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Hatay Cumhuriyeti
لواء الإسكندرونة
Hatay State



İstiklâl Marşı
Sanjak of Alexandretta/Hatay State (blue) in the Mandate of Syria.
Capital Antakya (Antioch)
Language(s) Turkish, Arabic
Government Republic
Head of State Tayfur Sökmen
Prime minister Abdurrahman Melek
Historical era Interwar period
 - Independence September 7, 1938
 - Union with Turkey June 29, 1939
 - 1938 4,700 km2 (1,815 sq mi)
 - 1938 est. 234,379 
     Density 49.9 /km2  (129.2 /sq mi)
Currency Turkish lira, Syrian pound

Hatay State (Turkish: Hatay Devleti, Arabic: لواء الإسكندرونة‎), also known informally as the Republic of Hatay, was a transitional political entity that formally existed from September 7, 1938 to June 29, 1939 in the territory of the Sanjak of Alexandretta of the French Mandate of Syria. The state was annexed by the Republic of Turkey on June 29, 1939 and transformed into the Hatay Province (excluding districts of Erzin, Dörtyol, Hassa) of Turkey.





Formerly part of the Halab province of the Ottoman Empire, the Sanjak of Alexandretta was occupied by France at the end of World War I and constituted part of the French Mandate of Syria.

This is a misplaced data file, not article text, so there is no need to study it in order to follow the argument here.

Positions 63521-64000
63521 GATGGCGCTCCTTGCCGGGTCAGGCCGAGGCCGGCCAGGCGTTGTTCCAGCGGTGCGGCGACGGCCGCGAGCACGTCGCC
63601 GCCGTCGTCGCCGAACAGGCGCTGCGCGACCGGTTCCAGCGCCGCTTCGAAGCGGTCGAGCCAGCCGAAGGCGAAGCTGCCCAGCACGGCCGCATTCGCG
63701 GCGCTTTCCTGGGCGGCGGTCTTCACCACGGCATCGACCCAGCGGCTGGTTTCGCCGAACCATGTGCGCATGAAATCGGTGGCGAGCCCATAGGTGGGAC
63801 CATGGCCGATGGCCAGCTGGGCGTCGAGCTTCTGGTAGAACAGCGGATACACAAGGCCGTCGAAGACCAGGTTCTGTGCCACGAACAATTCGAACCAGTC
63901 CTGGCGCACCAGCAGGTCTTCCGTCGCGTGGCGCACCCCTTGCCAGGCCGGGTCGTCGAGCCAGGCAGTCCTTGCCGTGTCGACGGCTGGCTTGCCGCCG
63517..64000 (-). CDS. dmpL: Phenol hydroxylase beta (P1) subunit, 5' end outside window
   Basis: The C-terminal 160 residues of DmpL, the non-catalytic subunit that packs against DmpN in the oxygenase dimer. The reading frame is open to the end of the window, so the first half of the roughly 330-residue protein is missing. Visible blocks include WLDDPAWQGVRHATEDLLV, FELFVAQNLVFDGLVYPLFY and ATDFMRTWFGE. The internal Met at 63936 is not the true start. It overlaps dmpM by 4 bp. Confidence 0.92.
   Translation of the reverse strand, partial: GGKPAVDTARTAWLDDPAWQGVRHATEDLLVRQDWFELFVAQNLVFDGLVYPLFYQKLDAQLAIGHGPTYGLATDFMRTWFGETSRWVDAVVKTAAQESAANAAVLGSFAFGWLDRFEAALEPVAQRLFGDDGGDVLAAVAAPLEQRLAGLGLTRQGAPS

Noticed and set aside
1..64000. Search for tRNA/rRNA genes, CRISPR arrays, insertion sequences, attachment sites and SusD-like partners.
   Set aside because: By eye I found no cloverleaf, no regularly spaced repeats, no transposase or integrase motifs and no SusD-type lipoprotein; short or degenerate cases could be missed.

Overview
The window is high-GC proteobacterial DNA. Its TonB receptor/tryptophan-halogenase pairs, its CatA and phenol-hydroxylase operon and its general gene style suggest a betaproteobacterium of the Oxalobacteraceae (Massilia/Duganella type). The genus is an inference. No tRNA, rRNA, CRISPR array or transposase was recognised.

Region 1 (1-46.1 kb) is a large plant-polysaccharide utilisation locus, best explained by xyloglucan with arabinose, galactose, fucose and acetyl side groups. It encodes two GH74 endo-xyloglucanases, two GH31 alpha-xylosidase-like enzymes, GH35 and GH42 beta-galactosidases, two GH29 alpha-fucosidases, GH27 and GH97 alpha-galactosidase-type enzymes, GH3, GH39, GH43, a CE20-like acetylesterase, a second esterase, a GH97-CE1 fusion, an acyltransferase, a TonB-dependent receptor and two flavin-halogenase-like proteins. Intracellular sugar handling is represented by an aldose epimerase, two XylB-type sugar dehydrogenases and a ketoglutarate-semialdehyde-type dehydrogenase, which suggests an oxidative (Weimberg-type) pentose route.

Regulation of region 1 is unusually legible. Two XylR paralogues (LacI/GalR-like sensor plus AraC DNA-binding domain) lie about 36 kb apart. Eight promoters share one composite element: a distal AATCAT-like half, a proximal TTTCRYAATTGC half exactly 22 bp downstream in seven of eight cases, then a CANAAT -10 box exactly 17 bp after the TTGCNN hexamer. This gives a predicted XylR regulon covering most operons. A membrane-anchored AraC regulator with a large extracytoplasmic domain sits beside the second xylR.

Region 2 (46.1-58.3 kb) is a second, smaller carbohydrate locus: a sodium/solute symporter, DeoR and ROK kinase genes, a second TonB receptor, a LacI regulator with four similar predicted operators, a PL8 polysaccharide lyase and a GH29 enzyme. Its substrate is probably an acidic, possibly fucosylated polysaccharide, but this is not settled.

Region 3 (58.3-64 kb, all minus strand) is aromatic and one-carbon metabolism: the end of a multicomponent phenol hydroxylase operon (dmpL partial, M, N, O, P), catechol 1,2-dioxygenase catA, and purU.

The Sandjak of Alexandretta was an autonomous sandjak (department) from 1921 to 1923, as a result of the French-Turkish treaty of 20 october 1921, considering the presence of an important Turkish community alongside with Arab, Kurdish and Armenian ones. Then it was attached to the State of Aleppo, then in 1925 it was directly attached to the State of Syria, still with a special administrative status.[1]

Turkey under Mustafa Kemal Atatürk refused to accept the Sanjak of Alexandretta to be part of the Mandate and, in a speech on 15 March 1923 in Adana, claimed, probably in projection to the Turkish Historical Thesis, that it was "a Turkish homeland for forty centuries" that "can’t be a captive at the hands of enemy"[2]. Turkish politics aimed at incorporating the Sanjak of Alexandretta when the French mandate of Syria would expire in 1935. Local Turks initiated reforms in the style of Atatürk's, formed various organisations and institutions in order to promote the idea of union with Turkey.

In 1936, the elections returned two Syrian independentist (favoring the independence of Syria from France) MP's in the sandjak, and this prompted communal riots as well as passionated articles in the Turkish and Syrian press. Following this, and an intervention of the League of Nations, a new statute came into power in November 1937, the sandjak becoming 'distinct but not separated' from Syria on the diplomatic level, linked to both France and Turkey for defence matters.[1]

In 1936 Atatürk coined the name Hatay for the Sanjak of Alexandretta, and raised the issue of Hatay (Turkish: Hatay meselesi) at the League of Nations. On behalf of the League of Nations, representatives of France, United Kingdom, The Netherlands, Belgium and Turkey prepared a constitution for Hatay which established it as an autonomous sanjak within Syria. Despite some inter-ethnic violence, in the midst of 1938 an election to the local legislative assembly was conducted and it was convoked.